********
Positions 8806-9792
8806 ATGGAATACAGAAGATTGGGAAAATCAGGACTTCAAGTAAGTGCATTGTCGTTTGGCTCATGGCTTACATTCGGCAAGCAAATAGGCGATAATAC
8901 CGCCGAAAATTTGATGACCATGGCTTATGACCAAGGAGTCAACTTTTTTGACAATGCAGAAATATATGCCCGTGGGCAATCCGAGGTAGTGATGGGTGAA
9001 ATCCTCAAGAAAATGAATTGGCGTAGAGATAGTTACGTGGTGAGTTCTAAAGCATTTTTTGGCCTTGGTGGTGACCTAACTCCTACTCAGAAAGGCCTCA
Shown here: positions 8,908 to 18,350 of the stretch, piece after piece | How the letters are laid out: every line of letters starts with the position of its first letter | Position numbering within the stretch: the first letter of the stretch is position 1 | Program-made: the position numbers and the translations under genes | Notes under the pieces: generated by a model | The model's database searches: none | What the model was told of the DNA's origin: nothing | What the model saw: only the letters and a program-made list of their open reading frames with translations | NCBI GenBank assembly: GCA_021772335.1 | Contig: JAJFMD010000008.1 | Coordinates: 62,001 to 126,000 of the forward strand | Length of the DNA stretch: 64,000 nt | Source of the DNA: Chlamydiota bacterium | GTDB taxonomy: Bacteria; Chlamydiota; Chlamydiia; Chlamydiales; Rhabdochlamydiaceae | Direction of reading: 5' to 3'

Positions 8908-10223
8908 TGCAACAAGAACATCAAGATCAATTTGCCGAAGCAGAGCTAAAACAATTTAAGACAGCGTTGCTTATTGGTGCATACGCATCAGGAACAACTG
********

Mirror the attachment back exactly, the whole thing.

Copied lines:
Positions 8806-9792
8806 ATGGAATACAGAAGATTGGGAAAATCAGGACTTCAAGTAAGTGCATTGTCGTTTGGCTCATGGCTTACATTCGGCAAGCAAATAGGCGATAATAC
8901 CGCCGAAAATTTGATGACCATGGCTTATGACCAAGGAGTCAACTTTTTTGACAATGCAGAAATATATGCCCGTGGGCAATCCGAGGTAGTGATGGGTGAA
9001 ATCCTCAAGAAAATGAATTGGCGTAGAGATAGTTACGTGGTGAGTTCTAAAGCATTTTTTGGCCTTGGTGGTGACCTAACTCCTACTCAGAAAGGCCTCA
Shown here: positions 8,908 to 18,350 of the stretch, piece after piece | How the letters are laid out: every line of letters starts with the position of its first letter | Position numbering within the stretch: the first letter of the stretch is position 1 | Program-made: the position numbers and the translations under genes | Notes under the pieces: generated by a model | The model's database searches: none | What the model was told of the DNA's origin: nothing | What the model saw: only the letters and a program-made list of their open reading frames with translations | NCBI GenBank assembly: GCA_021772335.1 | Contig: JAJFMD010000008.1 | Coordinates: 62,001 to 126,000 of the forward strand | Length of the DNA stretch: 64,000 nt | Source of the DNA: Chlamydiota bacterium | GTDB taxonomy: Bacteria; Chlamydiota; Chlamydiia; Chlamydiales; Rhabdochlamydiaceae | Direction of reading: 5' to 3'

Positions 8908-10223
8908 TGCAACAAGAACATCAAGATCAATTTGCCGAAGCAGAGCTAAAACAATTTAAGACAGCGTTGCTTATTGGTGCATACGCATCAGGAACAACTG